Don and Betty visit Sally's school for a conference about their daughter's recent bad behavior. Learning of Gene's death, her teacher, Miss Farrell, suggests that Sally's grief over the loss may be the problem. It also probably explains Sally's many questions about Medgar Evers, the recently murdered civil rights activist.
Later that day at work, Don enters then abruptly exits a meeting at which Lane is complaining about company expenses, right down to staff consumption of pads and pencils.
Pete, reviewing his client Admiral's generally flat sales figures with Paul, concludes that the television set manufacturer is popular with African Americans.
In private with Don, Lane continues grousing about expenses and productivity, noting the creative staff's penchant for cocktails followed by afternoon naps. "You came here because we do this better than you," Don replies. "And part of that is letting our creatives be unproductive until they are."
Pete takes a call from "Uncle Herman," who turns out to be Duck Phillips -- now at Grey, another advertising agency. Duck invites Pete to lunch.
That evening, Sally's teacher calls the Draper home and apologizes to Don for the morning's conference. Her father died when she was eight; she might have overreacted on Sally's behalf. Don ends the call when Betty announces she's going into labor.
"Your job's done," the intake nurse at the hospital tells Don as she pushes Betty away in a wheelchair. Betty thinks she sees Gene mopping the corridor floor and calls out to him.
In the waiting room, Don meets Dennis, a Sing Sing prison guard and first-time father. He's brought some Scotch. "I thought it'd be a party," he says.
The two men talk about fatherhood and prison life. Referring to the prisoners he encounters, Dennis reflects that "every single one of these animals" was a baby once. "Every one of them blame their mom and dad," he adds. "That's a bull-- excuse," Don replies. Dennis agrees.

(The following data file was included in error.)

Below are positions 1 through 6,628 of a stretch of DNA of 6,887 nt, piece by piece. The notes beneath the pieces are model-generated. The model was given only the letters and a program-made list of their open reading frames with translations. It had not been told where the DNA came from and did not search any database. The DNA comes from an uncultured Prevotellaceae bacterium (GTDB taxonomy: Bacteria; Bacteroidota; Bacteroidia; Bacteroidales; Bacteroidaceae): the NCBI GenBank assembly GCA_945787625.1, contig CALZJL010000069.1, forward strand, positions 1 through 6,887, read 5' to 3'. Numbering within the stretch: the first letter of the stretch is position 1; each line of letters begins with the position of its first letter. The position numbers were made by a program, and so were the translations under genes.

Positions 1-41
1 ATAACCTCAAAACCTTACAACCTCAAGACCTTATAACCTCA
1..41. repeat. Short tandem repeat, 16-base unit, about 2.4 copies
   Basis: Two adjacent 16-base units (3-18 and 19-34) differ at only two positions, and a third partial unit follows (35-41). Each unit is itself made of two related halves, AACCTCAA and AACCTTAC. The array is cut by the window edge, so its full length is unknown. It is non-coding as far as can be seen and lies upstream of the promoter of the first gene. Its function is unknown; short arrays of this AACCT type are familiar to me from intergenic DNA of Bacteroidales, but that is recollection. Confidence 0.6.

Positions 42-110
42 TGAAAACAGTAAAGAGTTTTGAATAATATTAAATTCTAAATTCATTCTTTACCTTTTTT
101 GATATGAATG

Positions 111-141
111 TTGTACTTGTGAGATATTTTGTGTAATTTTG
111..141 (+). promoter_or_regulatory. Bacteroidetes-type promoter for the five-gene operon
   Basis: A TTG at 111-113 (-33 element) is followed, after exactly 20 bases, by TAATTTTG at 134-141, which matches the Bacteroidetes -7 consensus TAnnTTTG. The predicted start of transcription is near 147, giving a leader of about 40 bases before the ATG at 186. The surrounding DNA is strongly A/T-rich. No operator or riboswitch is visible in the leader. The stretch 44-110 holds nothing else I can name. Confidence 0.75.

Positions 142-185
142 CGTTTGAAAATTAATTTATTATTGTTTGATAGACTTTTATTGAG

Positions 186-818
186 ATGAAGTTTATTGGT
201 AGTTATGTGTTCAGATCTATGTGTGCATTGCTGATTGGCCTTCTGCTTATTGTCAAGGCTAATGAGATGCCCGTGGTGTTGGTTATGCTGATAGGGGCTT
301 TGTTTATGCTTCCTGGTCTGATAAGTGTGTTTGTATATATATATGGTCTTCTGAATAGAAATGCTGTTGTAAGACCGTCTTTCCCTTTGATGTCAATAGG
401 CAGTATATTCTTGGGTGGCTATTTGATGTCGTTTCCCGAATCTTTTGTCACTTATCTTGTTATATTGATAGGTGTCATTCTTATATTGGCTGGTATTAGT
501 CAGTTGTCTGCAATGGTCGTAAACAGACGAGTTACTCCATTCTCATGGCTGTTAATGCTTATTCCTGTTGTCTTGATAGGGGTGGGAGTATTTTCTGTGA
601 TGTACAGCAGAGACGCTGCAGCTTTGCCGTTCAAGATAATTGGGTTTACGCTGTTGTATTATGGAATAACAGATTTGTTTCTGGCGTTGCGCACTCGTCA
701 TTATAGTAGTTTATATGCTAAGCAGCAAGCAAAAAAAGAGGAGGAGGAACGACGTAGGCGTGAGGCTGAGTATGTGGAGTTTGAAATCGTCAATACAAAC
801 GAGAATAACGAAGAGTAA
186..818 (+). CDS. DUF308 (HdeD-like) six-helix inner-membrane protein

Betty, agitated because her doctor hasn't arrived, argues with the nurse who gives her a sedative. Betty slips into a dream. Wearing a summer dress, she strolls a pristine suburban neighborhood. A caterpillar slides down its string of silk into her open hand. She smiles.
Back in the waiting room, Dennis worries about his wife, who is having a breech delivery. If something happens to her, he remarks, he'd be left with the baby. "How could I love that baby?" he asks. "Our worst fears lie in anticipation," Don tells him.
Betty continues to resist her nurse. "Where's Don?" Betty screams. "Have you been with him?" she asks.
Dennis learns that his wife's delivery went fine. Pointing to the heavens, Dennis says that he doesn't know who's "up there," but he testifies to Don that his newborn son will make him a better man. "Tell me you heard me," he asks Don. "I heard you," Don assures him.
Betty slips into a dream again. Her father, still in the janitor's uniform, is at her house mopping blood. Her mother stands next to a seated black man. Holding a bloodstained cloth, her mother says, "You see what happens to people who speak up?" Betty should be happy with what she has. "You're a housecat," her father adds. "You're very important, and you have little to do."
Betty wakes, holding a baby boy. "His name is Eugene," she tells Don.
Pete arrives for lunch with Duck to find that Peggy is also invited. Duck offers both of them jobs, but Pete gets up to leave. "If you want to woo me, you'll have to buy me my own lunch," he says. "You're a freewheeling career gal with great ideas," Duck later tells Peggy. "This is your time."
Back at Sterling Cooper, Pete quizzes Hollis, the building's black elevator operator, about his television. Hollis has an RCA. "A lot of Negroes prefer Admiral," Pete notes, but Hollis is reluctant to continue the conversation.
The next day, Pete stuns two Admiral representatives by proposing commercials featuring white and black actors. One rep wonders if this is even legal. "Who's to say that Negroes aren't buying Admiral televisions because they think white people want them?" the other man asks.
Peggy tells Don she wants a raise in pay equal to the men. "It's not going to happen," Don says. He's fighting for paper clips these days. "I look at you and I think, 'I want what he has,'" Peggy replies. "You have everything and so much of it." Her request denied, Peggy departs, asking, "What if this is my time?"
Pete sees Peggy exit Don's office, and asks her if she discussed Duck's proposal with him. "Your decisions affect me," he says when Peggy refuses to say either way. Peggy walks away.
Roger and Cooper chew out Pete for upsetting Admiral, which, Cooper says, "has no interest in becoming a ‘colored' television company." Lane observes that as a newcomer to the United States, he senses changing attitudes regarding race. Perhaps Sterling Cooper should capitalize on this, if with another client.
Don drives Betty and the baby home. Betty describes the delivery to Francine as "all a fog." That night, the baby cries. Betty walks slowly in the direction of the sound. She pauses while he continues to wail, then proceeds into his room.